But the internet brings everyone right to your doorstep. Maybe they can’t pose a serious threat to your life (though many may try to make you feel like they could), but they’re there and they never go away. Some people have had this hit them and rode it like a wave into success. Would we have seen the phenomenon of Harry Potter had fundamentalist Christians not lost their god damn minds over it? It’s hard to say. But what isn’t hard to say is that, before Harry Potter, most children’s book series were lucky to net their author 6 figures and Rowling has easily crossed 8.
Last year when NaNoWriMo was in full swing I gave some tips to people who wanted to write fantasy stories. Since then, I’ve been exploring the world of Alternative Mythologies and found there were some interesting things to be done there. My original tips were based in the more general fantasy, but new challenges appear when you look deeper. To those of you who have been following the Alternative Mythologies series, you may have some questions. So today I’m thinking it’s time to go a little deeper.
As fantasy has evolved there have been a growing number of subgenres that have branched off from the core genre that has long ago become known as Epic Fantasy. Among these genres, it’s hard to ignore the fact that Young Adult Urban Fantasy currently reigns supreme. But other genres to have branched off from the core have also included things such as Historical Fantasy, Slipstream Fantasy, and the bizarre world of Jane Austen Parody Fantasy.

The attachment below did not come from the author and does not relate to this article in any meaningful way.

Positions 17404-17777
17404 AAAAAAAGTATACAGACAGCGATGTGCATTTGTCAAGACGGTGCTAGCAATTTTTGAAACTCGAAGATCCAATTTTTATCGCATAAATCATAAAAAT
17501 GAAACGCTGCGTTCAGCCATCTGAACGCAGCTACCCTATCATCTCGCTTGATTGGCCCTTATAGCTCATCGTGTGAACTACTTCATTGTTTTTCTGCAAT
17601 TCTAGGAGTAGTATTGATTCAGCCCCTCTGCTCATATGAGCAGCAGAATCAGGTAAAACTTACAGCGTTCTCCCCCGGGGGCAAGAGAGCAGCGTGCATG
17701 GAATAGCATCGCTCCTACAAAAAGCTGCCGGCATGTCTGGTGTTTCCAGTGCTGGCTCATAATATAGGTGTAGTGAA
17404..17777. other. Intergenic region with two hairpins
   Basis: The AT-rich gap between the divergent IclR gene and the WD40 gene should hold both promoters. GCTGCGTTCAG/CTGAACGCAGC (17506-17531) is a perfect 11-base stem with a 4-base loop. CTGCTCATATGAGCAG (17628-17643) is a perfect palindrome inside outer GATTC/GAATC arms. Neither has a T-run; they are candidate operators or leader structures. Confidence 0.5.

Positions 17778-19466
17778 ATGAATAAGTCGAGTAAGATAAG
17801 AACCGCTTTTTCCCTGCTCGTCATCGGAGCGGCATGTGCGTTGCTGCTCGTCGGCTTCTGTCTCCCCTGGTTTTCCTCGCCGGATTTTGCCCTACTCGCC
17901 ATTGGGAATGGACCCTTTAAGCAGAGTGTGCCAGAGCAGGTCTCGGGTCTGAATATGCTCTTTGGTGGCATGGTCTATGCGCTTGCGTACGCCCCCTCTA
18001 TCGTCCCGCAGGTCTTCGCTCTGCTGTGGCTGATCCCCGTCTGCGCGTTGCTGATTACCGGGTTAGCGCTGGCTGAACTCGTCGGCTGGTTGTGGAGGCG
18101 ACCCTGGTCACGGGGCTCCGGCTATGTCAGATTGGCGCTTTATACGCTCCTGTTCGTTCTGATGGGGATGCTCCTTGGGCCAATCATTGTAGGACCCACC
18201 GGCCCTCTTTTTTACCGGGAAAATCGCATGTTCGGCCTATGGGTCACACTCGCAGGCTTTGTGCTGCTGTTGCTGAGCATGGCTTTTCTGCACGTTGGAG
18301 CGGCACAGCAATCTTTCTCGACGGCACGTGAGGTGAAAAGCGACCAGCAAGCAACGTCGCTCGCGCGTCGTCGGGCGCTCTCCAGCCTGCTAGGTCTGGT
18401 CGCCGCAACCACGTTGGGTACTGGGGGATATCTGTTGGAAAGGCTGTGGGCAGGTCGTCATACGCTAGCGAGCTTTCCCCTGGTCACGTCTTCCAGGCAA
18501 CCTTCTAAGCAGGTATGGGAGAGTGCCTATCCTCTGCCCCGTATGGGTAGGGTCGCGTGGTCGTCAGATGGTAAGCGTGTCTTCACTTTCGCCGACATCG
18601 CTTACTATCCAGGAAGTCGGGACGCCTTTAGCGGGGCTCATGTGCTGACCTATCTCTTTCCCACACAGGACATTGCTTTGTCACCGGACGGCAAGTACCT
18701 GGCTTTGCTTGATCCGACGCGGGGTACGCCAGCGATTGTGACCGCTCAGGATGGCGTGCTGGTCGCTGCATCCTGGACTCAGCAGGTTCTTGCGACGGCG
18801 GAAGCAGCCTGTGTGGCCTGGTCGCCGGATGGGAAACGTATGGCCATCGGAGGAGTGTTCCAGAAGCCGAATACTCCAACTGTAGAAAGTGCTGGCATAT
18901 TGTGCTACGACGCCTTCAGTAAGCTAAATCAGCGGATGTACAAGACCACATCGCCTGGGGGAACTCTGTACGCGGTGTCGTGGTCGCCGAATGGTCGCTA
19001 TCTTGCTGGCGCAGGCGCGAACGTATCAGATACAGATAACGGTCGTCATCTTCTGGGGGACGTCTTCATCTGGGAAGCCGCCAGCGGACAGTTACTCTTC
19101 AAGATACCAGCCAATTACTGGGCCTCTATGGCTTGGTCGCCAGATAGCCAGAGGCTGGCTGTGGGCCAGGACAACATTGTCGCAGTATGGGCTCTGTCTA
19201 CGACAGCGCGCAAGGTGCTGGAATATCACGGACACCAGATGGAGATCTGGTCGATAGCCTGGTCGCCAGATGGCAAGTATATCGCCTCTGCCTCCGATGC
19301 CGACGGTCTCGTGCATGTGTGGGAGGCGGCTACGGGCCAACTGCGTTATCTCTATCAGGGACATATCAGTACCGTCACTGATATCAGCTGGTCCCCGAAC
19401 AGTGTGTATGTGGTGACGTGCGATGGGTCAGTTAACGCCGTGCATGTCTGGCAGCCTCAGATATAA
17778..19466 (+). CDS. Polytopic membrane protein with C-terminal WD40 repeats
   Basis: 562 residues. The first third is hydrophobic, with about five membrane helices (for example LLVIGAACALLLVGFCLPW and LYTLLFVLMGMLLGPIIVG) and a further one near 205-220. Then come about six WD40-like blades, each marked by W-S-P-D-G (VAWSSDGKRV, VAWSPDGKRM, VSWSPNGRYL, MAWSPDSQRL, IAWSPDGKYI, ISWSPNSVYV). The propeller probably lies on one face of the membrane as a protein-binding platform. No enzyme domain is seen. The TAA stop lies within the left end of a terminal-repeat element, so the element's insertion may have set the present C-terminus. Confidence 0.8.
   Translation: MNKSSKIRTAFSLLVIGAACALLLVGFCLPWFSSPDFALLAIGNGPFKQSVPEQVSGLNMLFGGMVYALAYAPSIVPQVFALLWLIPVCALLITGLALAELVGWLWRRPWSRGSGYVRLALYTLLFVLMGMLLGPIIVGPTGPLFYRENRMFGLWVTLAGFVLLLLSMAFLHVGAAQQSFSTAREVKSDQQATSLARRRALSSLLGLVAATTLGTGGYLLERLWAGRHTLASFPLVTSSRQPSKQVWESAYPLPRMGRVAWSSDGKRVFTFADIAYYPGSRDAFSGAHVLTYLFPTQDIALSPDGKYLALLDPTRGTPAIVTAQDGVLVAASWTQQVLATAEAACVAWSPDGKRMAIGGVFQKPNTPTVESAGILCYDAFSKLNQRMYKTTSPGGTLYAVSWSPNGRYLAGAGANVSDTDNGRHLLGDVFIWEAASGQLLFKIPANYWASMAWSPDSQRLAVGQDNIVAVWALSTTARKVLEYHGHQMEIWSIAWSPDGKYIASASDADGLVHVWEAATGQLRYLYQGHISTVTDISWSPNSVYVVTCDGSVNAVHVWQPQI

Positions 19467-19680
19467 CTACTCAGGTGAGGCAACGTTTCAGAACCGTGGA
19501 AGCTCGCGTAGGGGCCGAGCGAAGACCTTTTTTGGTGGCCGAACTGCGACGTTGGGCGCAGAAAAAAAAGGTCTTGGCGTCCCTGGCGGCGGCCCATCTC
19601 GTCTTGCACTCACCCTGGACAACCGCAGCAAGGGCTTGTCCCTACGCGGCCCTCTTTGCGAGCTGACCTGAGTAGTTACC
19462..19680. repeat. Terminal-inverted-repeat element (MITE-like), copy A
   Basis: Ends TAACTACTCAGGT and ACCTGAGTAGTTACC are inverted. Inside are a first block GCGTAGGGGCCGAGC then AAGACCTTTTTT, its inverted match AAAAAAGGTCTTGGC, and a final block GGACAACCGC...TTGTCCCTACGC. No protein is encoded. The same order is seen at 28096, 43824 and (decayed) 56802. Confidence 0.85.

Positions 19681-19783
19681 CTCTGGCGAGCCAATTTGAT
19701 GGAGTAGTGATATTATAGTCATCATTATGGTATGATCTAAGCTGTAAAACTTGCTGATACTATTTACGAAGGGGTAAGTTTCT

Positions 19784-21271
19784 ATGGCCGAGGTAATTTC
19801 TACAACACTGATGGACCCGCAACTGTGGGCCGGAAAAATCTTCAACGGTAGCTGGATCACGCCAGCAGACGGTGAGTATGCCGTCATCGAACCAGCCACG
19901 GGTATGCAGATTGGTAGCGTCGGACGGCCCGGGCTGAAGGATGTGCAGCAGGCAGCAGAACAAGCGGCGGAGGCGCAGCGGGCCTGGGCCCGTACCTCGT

So when looking at my Alternative Mythologies series of blog posts, some people who write in these other genres may ask themselves how to appropriately use these mythologies from around the world. Adding new and interesting creatures to Epic Fantasy tends to be easily done, but how do you work in something exotic into an Urban Fantasy setting appropriately? After all, the biggest draw of Urban, Historical and Slipstream is that feeling that it could be in the world as it actually is rather than the far off unreal world of something like Lord of the Rings.
It was a dark and stormy night this last Friday. Creepy children wandered the streets dressed as that guy from Minecraft and a couple Superheroes. And on that night, for the first time in ages, it rained in my area – purging the evil walnut haze. And as the haze lifted and I rose from my grave, I realized October was done and a new month had rolled in: November. That means one thing for those of us in the online writing world: It’s NANOWRIMO TIME.
Welcome to the time of the year where I’m going to spend at least a couple entries talking to people who are trying to crank out their first novel or are considering getting their pet project published. For those in group #1, I hope you enjoy the wonderful hobby of putting words down in an order that pleases you only to later develop a neurotic problem where you hate everything when you read it again. To those in the second group, you’ve probably gotten past that stage and are either delirious or had a moment where you realized there’s enough shit published in the world that you definitely have a chance. Either way, good luck my masochist brethren and welcome to the warzone.
But those people in the latter group gave me something to think about recently. We’ve all heard a variation of the concept by now: “The good thing about eBooks is that anyone can be an author now. The bad thing about eBooks is that anyone can be an author now.” Hell, it was even uttered on @Midnight recently by the guy best known lately for this one picture.